Missouri politician Todd Akin’s recent assertion that rape victims rarely get pregnant has elicited a fury of responses from pundits on all sides of the political spectrum, and now even the most powerful man in the land has weighed in. During a Monday morning meeting with reporters, President Barack Obama accepted questions on Akin’s controversial comments. “The views expressed were offensive,” Obama said. “Rape is rape.”
Obama’s criticism went beyond Akin’s apparent ignorance of female anatomy and addressed his use of the phrase “legitimate rape.” “The idea that we should be parsing, qualifying, and slicing what types of rape we’re talking about doesn’t make sense to the American people, and certainly doesn’t make sense to me,” Obama said, as quoted by The Washington Times.
The President is not alone in his denunciation of Akin. Even high-profile Republicans like Mitt Romney and Scott Brown have condemned Akin’s statement in order to distinguish the Congressperson’s opinion from that of the larger Republican party. Romney went as far as labeling Akin’s rape comments as “insulting, inexcusable, and, frankly, wrong.”
While Obama asserted that he did not believe that Romney would agree with Akin on this matter, he does believe that they are indicative of a “significant difference in approach” between Republicans and Democrats on the subject of women’s health. “What I think these comments do underscore is why we shouldn’t have a bunch of politicians – a majority of whom are men – making healthcare decisions on behalf of women.”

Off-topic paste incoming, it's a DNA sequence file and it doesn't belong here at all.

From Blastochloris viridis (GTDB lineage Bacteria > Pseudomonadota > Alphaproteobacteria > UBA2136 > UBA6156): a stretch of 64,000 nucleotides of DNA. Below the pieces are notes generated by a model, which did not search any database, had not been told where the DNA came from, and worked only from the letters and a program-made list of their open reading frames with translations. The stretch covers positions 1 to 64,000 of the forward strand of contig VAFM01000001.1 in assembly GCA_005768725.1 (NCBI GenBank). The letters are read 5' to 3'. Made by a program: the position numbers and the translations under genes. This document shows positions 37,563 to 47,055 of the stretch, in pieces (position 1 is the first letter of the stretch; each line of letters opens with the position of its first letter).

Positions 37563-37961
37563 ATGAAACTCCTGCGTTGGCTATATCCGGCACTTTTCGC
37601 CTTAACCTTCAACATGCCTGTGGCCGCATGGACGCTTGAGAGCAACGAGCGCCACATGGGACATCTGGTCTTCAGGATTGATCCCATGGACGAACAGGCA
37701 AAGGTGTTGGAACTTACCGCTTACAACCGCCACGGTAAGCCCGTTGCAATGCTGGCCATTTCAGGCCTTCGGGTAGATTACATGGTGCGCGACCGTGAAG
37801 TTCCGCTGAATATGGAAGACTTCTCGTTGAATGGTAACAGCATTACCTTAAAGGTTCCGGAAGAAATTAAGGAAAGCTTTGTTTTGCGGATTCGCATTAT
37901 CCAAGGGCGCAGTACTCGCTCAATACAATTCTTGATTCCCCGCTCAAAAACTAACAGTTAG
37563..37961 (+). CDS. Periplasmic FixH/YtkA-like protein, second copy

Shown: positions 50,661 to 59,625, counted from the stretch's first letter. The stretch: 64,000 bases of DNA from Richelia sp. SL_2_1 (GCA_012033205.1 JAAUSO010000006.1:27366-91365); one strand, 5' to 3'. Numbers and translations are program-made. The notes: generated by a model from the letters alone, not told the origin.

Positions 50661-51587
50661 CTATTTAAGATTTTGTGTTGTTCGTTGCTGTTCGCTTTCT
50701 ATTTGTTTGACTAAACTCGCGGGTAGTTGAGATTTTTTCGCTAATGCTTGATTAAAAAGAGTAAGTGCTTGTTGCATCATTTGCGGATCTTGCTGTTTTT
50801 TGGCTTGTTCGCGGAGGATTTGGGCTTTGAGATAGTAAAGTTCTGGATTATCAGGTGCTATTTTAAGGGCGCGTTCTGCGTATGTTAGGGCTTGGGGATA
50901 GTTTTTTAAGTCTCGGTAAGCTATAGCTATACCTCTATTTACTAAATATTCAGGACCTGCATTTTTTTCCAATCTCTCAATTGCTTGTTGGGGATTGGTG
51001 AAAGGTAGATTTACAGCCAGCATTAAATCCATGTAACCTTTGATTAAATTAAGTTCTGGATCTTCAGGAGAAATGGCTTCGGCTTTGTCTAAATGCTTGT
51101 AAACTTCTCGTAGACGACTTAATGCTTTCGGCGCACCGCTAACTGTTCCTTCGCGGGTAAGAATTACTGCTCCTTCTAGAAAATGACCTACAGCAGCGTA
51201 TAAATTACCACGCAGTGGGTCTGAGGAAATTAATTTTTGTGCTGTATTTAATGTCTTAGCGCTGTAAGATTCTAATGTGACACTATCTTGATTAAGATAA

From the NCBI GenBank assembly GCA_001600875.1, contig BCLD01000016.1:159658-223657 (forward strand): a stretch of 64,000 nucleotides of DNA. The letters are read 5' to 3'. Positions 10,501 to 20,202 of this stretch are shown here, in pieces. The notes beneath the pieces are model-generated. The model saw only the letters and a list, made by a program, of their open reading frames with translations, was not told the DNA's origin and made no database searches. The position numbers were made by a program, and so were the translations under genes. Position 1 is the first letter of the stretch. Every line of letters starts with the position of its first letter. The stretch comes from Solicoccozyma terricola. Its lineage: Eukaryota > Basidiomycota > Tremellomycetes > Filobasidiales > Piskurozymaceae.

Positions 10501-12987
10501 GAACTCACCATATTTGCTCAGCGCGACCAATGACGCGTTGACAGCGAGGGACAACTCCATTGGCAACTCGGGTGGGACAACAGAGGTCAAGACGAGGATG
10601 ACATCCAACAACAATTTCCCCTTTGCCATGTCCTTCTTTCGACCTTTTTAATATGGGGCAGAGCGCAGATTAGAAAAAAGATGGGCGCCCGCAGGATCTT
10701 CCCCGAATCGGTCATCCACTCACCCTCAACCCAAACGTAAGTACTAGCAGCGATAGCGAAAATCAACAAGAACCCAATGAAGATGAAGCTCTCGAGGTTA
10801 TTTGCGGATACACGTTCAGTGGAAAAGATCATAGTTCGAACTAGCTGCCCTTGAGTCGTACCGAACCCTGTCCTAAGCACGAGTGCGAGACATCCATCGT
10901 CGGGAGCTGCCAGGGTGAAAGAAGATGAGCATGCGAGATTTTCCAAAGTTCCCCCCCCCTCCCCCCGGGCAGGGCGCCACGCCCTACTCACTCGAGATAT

Akin currently serves in the U.S. House of Representatives for Missouri’s 2nd district, but is running for Senator. Prior to his comments this weekend, Akin was leading in the polls against Democratic incumbent Claire McCaskill, although his popularity has presumably taken a hit since that time.
When it comes to whether Akin should drop out of his Senatorial race, Obama’s opinion is not quite as definitive. “He was nominated by the Republicans in Missouri; I’ll let them sort that out,” he said.
Though Akin, who has apologized for his comments, has stated that he intends to stay in the race, Yahoo reports that rumors from senior Republicans are emerging that he will in fact drop out by the official deadline of 5 pm Tuesday.
One person who may be sad to see him go is his opponent, McCaskill, who contributed two million dollars to Akin’s campaign during the Republican primary in the belief that he would be the easiest candidate to beat in a general election. While the gamble would probably pay off should Akin stay in the race, Republican pressure appears poised to “shut that whole thing down” – unlike a woman’s body during rape, as Akin had initially alleged.
Photo Credit: Pete Souza
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